techniques for defining the pattern of active faulting. Such studies can “paint” the three-dimensional time-space relation and show how strain is propagated. Additionally, digitally recorded data from broadband, wide dynamic-range seismometers have permitted greatly improved analysis of the faulting process.
Broad vertical changes in elevation that occur on an historical time scale, within what are generally thought of as stable intracontinental regions, have been found to affect dramatically the regimes of major rivers, bank stability and silting, and navigation and flood control.
Only when an infrequent paroxysm of the Earth’s crust occurs in the form of an earthquake, volcanic eruption, or landslide is the dynamic nature of the Earth’s crust brought clearly to public attention. Largely unnoticed are slower movements of the Earth’s crust, which, nevertheless, are costly in terms of engineering countermeasures required or the constraints that are placed on land uses. The demands for safety and continuity of service required of modern-day critical facilities, such as nuclear reactors, large dams, and structures for defense, require a knowledge of the Earth’s crust well beyond the current state of geophysical and geologic information. As a result, costly mistakes have been made, and high-priority programs have been delayed or canceled. Without a doubt the future will call for more such uses in projects having even greater sophistication, greater potential hazard, and more complex interactions with the environment.
For the want of information about active tectonics, numerous mistakes and extremely costly delays or cancellations of major engineering projects have resulted. A few case histories will serve as examples.
In the early 1960s, the Pacific Gas and Electric Company began to develop a site for a nuclear reactor at Bodega Bay in northern California. The first site selected was astride the part of the San Andreas Fault that caused the great San Francisco earthquake of 1906. Soon, however, it became recognized that the fault might pose problems, and the site was moved a few kilometers west, but still near the fault zone. During the excavation of the giant pit (Figure 2) that was to contain the reactor, faults were found and concern was raised that movement on these secondary faults might rupture the reactor and cause a major disaster.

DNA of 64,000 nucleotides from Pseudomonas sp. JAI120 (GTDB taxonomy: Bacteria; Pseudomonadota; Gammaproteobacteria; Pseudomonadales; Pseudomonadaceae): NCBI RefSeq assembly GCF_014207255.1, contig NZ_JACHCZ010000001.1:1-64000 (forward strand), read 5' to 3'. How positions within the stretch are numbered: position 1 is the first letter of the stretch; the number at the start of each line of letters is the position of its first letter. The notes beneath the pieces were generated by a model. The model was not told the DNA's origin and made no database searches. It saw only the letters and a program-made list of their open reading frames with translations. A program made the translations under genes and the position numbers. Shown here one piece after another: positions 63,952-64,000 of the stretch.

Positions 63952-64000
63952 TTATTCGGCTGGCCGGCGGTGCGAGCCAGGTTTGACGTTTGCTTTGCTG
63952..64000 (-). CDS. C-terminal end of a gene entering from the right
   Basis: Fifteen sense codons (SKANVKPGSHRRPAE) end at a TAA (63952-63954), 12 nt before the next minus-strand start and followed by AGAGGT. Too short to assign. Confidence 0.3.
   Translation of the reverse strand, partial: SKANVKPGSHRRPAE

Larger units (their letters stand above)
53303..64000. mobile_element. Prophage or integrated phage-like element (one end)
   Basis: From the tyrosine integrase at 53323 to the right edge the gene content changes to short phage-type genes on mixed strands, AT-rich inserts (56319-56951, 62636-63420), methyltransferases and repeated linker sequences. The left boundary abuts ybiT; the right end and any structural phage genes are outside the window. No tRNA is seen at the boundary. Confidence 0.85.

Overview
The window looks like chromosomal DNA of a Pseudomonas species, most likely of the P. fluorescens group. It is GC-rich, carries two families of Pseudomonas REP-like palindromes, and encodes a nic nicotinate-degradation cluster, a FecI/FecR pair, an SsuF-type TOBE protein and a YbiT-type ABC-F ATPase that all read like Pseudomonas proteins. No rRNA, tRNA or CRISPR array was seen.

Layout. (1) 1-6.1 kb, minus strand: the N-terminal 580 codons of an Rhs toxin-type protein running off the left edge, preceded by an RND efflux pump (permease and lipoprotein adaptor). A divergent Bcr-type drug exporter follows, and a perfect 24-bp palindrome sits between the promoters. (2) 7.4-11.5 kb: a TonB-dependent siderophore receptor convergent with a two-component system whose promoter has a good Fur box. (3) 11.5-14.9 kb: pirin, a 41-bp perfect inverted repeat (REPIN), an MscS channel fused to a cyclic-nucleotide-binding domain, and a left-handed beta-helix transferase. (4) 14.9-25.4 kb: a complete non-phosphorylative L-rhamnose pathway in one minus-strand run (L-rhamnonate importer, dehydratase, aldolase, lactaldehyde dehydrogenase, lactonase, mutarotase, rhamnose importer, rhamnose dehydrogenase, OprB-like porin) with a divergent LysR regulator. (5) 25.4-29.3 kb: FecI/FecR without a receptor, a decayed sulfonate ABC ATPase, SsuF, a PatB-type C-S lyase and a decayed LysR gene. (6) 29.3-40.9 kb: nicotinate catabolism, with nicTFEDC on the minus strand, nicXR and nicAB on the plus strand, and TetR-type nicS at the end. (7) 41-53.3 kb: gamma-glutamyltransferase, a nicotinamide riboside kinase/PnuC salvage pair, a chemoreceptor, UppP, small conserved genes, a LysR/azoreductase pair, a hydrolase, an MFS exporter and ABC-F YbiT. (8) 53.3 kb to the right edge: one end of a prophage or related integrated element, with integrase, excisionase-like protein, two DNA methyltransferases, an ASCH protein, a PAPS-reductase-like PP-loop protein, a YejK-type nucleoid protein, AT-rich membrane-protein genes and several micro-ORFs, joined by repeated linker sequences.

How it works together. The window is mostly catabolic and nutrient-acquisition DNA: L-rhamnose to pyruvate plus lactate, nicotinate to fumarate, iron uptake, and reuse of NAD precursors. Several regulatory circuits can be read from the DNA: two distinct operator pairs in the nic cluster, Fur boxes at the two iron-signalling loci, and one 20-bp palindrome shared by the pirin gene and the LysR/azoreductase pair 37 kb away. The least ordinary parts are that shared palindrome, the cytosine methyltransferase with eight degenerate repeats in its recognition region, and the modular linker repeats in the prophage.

At that time, and to a major extent even today, the geologic and geophysical communities simply had no scientifically based answers to such fundamental questions as: Will the next rupture recur on the 1906 break of the San Andreas Fault, or will it occur on some other fault branch or strand within the kilometer-wide fault zone? How much displacement can be expected on branch faults and parallel faults at distances of several kilometers from the main break? How does a history of one displacement in 10,000 or 35,000 yr on a branch fault factor into a calculation of probability of a future displacement on that branch fault?
In 1969 the Bodega Bay nuclear reactor project was canceled after several years of acrimonious debate, because no one had the needed scientific information with which to assess the stability of the site. As a result millions of dollars were spent unproductively. The lack of understanding of active tectonics has caused problems in the development of similar facilities.
As an additional example, in 1979 the building of a large thin-arch dam at Auburn, California, in the foothills of the Sierra Nevada was stopped. Although much had been learned about earthquake hazards in the ensuing years since the Bodega Bay nuclear